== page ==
Leduc marries this narrative strategy with realism, a style that attempts, through a concentration on the banal, on the ordinary, to focus the gaze of the audience on the moment. Leduc accomplishes this in part through a fragmented series of images. In fact, he uses realism to refuse the audience the opportunity to speculate or extrapolate. The viewer is never allowed to wonder who this couple is, how they met, what their plans are, how they fit into their community, what their lives are going to be like in the future, or any of the other mental exercises that event-driven plots encourage. Instead he focuses the viewer on individual emotional moments of longing, frustration, and reverie.

Leduc is at his best in evoking the emotional life of Esther, who inhabits the physical space that she and Jocelyn share when he is home from the woods. A clever pairing of domesticity and unease is conveyed through a series of Vermeer-like tableaux. Through a series of doorways, we see the two women doing something: baking a cake, looking at photos. The walls around the doorframes through which the audience observes the women are hung with reminders of Jocelyn and Esther’s life: framed photos, musical instruments. These scenes are lit with a clarity that require the audience to focus on the present. It is Esther whose emotions swirl back and forth in time; but the audience is constantly reminded that its focus is on her reactions. It is not invited to participate vicariously in her fond memories.

Realism requires a spare setting in which the viewer is aware of individual objects and their relationship to one another. Esther and Jocelyn’s home is so simply furnished that the audience is aware not only of their possessions, but of the building itself: the walls, the floors, the windows. It contains only the physical evidence of their lives together, giving no hint of the deep feeling between them.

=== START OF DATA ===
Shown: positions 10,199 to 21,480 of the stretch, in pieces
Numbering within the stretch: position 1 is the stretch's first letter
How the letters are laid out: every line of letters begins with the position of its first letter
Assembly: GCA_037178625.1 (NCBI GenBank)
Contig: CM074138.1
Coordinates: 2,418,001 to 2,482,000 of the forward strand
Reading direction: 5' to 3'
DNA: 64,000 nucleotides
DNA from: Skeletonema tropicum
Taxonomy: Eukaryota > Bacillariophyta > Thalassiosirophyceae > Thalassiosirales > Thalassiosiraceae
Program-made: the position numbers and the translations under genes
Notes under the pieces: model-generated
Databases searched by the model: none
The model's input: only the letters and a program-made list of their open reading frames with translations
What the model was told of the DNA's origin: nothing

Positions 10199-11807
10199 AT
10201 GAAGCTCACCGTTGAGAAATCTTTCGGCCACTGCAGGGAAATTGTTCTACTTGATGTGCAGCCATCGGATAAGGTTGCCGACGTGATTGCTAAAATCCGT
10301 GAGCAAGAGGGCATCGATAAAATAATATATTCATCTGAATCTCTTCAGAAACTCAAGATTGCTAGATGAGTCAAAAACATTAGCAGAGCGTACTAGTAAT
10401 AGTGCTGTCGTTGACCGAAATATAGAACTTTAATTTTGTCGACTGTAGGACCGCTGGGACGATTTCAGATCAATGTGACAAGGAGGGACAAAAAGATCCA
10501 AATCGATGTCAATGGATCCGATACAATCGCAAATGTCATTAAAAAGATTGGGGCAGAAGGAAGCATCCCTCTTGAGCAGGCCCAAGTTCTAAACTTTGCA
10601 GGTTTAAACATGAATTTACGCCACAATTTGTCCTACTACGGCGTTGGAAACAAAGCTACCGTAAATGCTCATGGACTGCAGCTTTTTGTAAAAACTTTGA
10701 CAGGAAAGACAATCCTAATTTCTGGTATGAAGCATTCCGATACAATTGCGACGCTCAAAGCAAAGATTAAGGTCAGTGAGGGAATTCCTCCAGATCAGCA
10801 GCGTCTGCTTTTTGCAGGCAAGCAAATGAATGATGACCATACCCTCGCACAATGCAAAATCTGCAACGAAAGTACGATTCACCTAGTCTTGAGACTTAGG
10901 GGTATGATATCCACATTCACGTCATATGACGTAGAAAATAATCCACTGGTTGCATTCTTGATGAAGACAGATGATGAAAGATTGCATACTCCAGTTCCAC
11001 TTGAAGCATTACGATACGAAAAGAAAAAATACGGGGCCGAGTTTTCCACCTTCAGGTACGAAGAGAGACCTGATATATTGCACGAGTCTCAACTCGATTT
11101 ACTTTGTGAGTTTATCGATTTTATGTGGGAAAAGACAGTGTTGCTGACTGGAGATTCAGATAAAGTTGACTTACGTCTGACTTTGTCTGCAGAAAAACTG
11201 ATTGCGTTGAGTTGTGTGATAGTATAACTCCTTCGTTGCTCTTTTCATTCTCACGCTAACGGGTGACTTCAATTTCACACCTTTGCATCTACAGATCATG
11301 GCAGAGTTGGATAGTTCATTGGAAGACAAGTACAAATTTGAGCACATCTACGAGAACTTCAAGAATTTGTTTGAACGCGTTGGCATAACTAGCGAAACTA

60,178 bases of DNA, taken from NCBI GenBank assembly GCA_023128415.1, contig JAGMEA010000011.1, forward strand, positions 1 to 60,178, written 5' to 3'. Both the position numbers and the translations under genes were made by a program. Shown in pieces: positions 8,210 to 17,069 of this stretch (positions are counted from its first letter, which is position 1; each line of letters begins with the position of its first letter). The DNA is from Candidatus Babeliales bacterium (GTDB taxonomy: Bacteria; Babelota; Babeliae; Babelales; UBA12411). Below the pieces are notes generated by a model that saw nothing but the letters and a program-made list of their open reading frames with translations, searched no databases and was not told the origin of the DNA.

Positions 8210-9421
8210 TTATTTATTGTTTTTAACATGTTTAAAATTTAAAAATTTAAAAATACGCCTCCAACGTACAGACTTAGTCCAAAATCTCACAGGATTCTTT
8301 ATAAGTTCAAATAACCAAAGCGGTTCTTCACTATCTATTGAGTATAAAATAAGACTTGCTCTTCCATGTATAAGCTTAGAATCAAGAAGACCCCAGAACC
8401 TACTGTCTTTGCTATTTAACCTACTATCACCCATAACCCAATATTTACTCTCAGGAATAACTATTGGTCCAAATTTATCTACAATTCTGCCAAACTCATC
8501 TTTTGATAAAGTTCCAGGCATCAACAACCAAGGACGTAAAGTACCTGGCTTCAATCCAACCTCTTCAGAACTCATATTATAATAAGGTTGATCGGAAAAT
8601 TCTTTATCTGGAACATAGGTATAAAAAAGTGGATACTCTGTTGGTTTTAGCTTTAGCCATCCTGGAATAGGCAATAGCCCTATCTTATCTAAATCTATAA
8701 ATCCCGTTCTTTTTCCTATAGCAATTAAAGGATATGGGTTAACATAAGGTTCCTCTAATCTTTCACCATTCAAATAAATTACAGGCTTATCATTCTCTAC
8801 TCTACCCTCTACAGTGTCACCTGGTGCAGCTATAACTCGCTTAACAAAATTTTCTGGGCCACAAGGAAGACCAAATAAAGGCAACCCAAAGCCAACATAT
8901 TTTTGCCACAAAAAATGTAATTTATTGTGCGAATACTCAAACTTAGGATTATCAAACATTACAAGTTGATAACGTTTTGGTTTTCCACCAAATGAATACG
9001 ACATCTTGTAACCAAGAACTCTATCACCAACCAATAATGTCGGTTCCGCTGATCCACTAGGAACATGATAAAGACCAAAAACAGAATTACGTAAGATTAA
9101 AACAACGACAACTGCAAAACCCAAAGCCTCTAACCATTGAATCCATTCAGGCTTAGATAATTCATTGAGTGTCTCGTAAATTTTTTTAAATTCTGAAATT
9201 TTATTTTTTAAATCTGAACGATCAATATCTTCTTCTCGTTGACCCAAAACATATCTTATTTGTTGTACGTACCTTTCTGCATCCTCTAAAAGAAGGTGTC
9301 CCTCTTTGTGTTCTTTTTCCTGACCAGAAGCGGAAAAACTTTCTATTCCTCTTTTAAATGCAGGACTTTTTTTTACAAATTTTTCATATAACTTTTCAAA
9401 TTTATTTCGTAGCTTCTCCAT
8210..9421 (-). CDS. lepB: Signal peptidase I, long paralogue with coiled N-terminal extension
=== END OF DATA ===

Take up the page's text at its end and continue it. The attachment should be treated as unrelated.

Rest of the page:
The realism of the movie is nowhere more evident than in the dialogue and actions in which the characters engage. Bernadette and Esther spend what seems like real time in baking a cake. The simple questions about where the flour is and how much sugar to use are almost technical.  The body movements are slow and assured. The conversation is banal. There is neither hilarity nor despair; they just make a cake. Theirs is a friendship in which things are understood; and, in that, it parallels the relationship between Esther and Jocelyn. They are bound by a depth of feeling that requires no outward display.

Ordinary Tenderness (Tendresse ordinaire) is indeed a movie where nothing happens; it isn’t meant to. The movie’s poetic montage of love and longing is simple and almost metaphysical. The audience is afforded a sympathetic gaze into a room occupied by two people who are only whole when they are together. While the experience of the film privileges the audience, it becomes claustrophobic for Esther. The intimate view of her inner life is nicely balanced in the final scene when she changes into colourful, lighter clothes and bursts outside the house to feel the fresh air and sunlight on her skin. The moment is over.

Jacques Leduc has a 45 year history as a filmmaker. While at the NFB, he explored the nexus between journalism and fiction in a genre called Direct Cinema, which was developed in Québec and the United States from the late 1904s to the early 1960s, and which is similar in some ways to cinéma vérité in France. Leduc’s fascination with everyday life is evidenced in Chronique de la vie quotidienne (1977-1978), a series of seven films corresponding to the days of the week that records the daily lives of ordinary people.

Evelyn Ellerman